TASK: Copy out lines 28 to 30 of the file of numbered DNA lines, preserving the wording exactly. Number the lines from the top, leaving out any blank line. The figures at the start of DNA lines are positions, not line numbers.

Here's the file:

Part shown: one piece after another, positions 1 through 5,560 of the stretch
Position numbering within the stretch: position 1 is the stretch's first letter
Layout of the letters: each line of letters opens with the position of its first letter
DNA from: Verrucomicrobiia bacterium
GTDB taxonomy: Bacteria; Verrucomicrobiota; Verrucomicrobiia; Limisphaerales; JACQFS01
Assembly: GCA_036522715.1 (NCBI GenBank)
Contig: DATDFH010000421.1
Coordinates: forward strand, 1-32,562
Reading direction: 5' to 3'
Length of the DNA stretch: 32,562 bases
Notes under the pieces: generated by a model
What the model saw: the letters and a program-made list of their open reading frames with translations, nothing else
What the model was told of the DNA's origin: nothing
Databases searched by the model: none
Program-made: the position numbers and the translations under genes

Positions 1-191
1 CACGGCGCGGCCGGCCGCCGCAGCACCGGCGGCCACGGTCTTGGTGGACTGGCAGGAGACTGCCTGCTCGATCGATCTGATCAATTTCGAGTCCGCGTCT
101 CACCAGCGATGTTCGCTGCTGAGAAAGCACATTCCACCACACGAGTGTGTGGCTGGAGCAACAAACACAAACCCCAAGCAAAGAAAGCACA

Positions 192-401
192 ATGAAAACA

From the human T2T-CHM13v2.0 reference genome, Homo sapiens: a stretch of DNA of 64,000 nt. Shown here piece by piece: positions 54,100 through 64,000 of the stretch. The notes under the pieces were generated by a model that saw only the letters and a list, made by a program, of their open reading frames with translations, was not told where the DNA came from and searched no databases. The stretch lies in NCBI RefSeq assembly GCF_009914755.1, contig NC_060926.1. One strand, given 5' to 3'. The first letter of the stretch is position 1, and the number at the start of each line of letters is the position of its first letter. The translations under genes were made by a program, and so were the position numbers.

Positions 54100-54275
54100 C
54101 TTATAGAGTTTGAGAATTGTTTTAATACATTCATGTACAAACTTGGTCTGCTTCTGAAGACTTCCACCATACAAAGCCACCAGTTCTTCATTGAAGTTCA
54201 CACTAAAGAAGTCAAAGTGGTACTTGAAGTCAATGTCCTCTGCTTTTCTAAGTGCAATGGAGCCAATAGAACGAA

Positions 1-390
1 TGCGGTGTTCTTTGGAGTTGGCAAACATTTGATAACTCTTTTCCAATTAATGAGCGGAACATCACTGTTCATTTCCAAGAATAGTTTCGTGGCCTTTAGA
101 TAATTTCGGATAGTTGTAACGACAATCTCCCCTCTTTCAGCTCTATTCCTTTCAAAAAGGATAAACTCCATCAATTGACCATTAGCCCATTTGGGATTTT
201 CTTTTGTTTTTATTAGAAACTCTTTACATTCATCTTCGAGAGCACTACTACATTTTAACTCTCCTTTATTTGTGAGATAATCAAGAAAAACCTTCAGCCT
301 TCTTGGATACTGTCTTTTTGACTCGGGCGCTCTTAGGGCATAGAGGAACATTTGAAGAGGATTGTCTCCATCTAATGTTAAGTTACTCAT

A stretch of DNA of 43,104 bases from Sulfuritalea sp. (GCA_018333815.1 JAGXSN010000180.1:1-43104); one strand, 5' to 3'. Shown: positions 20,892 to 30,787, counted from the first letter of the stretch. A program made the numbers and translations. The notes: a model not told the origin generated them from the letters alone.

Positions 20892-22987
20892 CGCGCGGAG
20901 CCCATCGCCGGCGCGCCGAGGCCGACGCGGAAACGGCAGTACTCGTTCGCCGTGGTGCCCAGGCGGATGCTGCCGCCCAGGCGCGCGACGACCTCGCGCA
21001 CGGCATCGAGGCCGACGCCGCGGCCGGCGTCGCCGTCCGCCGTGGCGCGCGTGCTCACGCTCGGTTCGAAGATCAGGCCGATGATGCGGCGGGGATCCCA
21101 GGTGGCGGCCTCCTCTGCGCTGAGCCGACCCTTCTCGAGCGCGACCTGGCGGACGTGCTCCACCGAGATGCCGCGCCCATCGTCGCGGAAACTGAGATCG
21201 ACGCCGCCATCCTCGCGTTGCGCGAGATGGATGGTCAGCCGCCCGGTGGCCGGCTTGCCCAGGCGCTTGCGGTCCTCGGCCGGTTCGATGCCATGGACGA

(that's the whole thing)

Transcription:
101 TAATTTCGGATAGTTGTAACGACAATCTCCCCTCTTTCAGCTCTATTCCTTTCAAAAAGGATAAACTCCATCAATTGACCATTAGCCCATTTGGGATTTT
201 CTTTTGTTTTTATTAGAAACTCTTTACATTCATCTTCGAGAGCACTACTACATTTTAACTCTCCTTTATTTGTGAGATAATCAAGAAAAACCTTCAGCCT
301 TCTTGGATACTGTCTTTTTGACTCGGGCGCTCTTAGGGCATAGAGGAACATTTGAAGAGGATTGTCTCCATCTAATGTTAAGTTACTCAT